What are some legal actions to take that could help with product labeling issues?
Gillian Wade: One thing that is available under some of the state statutes, including California, as a remedy is setting aside the damages portion of it and the financial portion as we see it. We do have a way to seek injunctive relief, which would be to force proper labeling.
That may make a difference, but you have to make the same showing on liability to get that remedy because it can be tricky to get. If we can prove that what is in those bottles consistently is not honey, then one of the remedies we can seek is to force proper labeling.
If we can enforce proper labeling, then consumers will be able to see this product like honey, and this one is not.
Forcing proper labeling of products would be the function of the FDA. From that standpoint, there may not be as much incentive for the plaintiff's attorneys to seek out these cases because the financial piece is small, and we still have to pay for the litigation. This is a reality that has to be balanced here because these are not big damages cases.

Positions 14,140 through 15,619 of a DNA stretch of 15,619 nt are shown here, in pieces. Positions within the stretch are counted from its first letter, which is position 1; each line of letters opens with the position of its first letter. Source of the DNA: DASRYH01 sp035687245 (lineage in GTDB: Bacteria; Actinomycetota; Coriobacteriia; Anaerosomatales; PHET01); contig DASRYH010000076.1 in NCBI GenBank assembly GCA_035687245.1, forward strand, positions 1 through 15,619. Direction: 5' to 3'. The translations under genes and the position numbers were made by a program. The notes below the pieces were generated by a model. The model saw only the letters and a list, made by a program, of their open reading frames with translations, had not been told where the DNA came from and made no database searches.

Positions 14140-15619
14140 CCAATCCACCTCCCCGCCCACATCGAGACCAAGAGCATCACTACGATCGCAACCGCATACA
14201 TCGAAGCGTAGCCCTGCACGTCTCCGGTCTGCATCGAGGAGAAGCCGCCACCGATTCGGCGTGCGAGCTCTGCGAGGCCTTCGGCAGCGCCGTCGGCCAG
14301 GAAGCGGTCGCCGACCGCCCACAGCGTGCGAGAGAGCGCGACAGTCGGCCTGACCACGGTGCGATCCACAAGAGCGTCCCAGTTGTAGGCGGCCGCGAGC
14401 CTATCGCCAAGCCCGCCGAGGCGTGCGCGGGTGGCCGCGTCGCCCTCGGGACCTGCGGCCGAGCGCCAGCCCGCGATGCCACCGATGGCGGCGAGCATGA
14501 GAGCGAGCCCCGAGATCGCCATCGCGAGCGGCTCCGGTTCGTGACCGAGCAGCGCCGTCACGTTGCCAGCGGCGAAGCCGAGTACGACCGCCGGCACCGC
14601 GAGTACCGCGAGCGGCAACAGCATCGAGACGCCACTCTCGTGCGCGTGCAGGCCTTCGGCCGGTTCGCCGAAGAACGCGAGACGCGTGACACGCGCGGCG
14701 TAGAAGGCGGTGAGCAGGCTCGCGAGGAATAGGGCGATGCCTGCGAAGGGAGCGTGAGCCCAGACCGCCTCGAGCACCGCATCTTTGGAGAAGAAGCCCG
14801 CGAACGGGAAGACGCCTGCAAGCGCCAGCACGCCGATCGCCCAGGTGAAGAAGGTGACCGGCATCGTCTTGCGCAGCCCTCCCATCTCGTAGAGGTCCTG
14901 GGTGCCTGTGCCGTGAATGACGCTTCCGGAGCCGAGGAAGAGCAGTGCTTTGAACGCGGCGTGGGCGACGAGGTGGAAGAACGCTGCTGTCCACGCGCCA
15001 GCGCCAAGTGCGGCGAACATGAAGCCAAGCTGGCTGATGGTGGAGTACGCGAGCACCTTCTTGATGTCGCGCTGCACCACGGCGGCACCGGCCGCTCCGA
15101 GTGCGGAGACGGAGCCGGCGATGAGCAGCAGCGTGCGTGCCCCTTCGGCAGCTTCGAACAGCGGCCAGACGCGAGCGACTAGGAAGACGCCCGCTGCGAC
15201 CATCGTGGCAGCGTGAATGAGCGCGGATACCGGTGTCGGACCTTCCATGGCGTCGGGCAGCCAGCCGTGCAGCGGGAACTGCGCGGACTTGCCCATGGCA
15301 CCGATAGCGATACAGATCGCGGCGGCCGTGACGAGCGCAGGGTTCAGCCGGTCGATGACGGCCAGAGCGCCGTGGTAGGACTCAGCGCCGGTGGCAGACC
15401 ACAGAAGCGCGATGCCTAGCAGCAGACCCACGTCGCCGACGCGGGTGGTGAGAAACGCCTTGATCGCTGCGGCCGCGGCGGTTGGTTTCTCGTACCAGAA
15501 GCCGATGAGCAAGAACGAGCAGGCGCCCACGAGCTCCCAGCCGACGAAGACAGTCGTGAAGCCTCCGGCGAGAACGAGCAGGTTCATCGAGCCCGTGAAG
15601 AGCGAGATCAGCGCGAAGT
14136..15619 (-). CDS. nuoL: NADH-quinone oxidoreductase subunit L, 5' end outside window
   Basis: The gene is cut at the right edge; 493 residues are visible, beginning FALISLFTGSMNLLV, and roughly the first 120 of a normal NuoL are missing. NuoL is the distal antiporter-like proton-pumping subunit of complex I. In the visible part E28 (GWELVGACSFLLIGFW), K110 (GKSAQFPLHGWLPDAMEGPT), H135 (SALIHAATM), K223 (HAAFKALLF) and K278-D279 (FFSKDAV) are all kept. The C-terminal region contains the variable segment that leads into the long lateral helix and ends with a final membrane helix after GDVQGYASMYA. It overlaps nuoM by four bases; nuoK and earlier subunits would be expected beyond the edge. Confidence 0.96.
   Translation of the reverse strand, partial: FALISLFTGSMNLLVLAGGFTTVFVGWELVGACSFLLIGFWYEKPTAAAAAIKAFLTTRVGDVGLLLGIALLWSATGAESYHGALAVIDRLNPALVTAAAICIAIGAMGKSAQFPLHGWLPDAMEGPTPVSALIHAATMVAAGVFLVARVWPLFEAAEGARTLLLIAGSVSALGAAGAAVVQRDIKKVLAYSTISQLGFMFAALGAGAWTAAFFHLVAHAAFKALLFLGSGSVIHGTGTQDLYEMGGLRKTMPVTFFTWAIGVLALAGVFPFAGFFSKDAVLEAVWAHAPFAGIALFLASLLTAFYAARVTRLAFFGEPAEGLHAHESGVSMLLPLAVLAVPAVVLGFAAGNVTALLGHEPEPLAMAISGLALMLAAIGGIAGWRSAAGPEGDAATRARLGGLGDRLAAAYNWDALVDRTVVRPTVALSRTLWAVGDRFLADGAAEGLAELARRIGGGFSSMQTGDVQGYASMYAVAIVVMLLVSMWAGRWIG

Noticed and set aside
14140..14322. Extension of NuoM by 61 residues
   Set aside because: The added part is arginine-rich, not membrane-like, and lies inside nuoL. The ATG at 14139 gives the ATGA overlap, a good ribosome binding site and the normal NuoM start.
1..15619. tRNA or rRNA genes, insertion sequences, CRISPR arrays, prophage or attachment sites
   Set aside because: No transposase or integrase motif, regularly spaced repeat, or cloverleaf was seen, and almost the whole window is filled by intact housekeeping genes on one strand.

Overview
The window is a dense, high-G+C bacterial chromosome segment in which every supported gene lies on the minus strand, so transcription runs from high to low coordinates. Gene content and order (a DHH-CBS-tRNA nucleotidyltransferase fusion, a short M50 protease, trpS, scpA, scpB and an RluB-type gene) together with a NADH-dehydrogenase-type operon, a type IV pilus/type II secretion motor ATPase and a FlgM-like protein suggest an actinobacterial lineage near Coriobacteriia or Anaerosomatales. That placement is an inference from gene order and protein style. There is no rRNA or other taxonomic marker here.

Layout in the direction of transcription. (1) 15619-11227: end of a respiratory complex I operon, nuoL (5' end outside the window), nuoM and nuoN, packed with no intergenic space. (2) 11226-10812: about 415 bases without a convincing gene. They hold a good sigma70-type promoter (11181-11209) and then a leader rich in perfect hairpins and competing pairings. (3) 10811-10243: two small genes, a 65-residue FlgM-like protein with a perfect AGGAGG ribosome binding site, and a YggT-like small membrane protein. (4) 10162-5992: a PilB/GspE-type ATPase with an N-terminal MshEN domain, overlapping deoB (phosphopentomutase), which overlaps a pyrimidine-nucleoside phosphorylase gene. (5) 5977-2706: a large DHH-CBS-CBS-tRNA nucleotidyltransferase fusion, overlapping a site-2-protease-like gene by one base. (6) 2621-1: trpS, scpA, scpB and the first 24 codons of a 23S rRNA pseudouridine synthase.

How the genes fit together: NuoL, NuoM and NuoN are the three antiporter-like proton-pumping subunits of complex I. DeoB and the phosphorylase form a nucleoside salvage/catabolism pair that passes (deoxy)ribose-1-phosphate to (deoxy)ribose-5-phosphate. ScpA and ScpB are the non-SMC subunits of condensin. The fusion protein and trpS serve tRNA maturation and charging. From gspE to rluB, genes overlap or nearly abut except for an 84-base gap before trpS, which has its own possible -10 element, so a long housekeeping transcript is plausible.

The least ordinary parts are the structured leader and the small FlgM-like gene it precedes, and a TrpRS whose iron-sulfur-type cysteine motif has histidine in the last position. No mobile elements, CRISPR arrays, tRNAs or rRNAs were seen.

These are injunctive relief cases that have real meaning, but you have to be willing to put in the resources to get that change, and you need a well-funded operation which can be a challenge.
Image Credit: Alessandro Cristiano/Shutterstock.com
What are some other food products that also face authenticity issues, and can these product fraud regulations help the honey industry?
Gillian Wade: There are other product areas where that happens where there is a clear imitation product or a lower tier in the market, but it is labeled clearly, and people know what the product is. The example that occurred to me was maple syrup.
There is still fraud and people trying to pass off any old syrup as maple syrup, but there is a much better labeling in the products and a much better consumer awareness of when you are getting actual real maple syrup and when you are getting generic breakfast style syrup.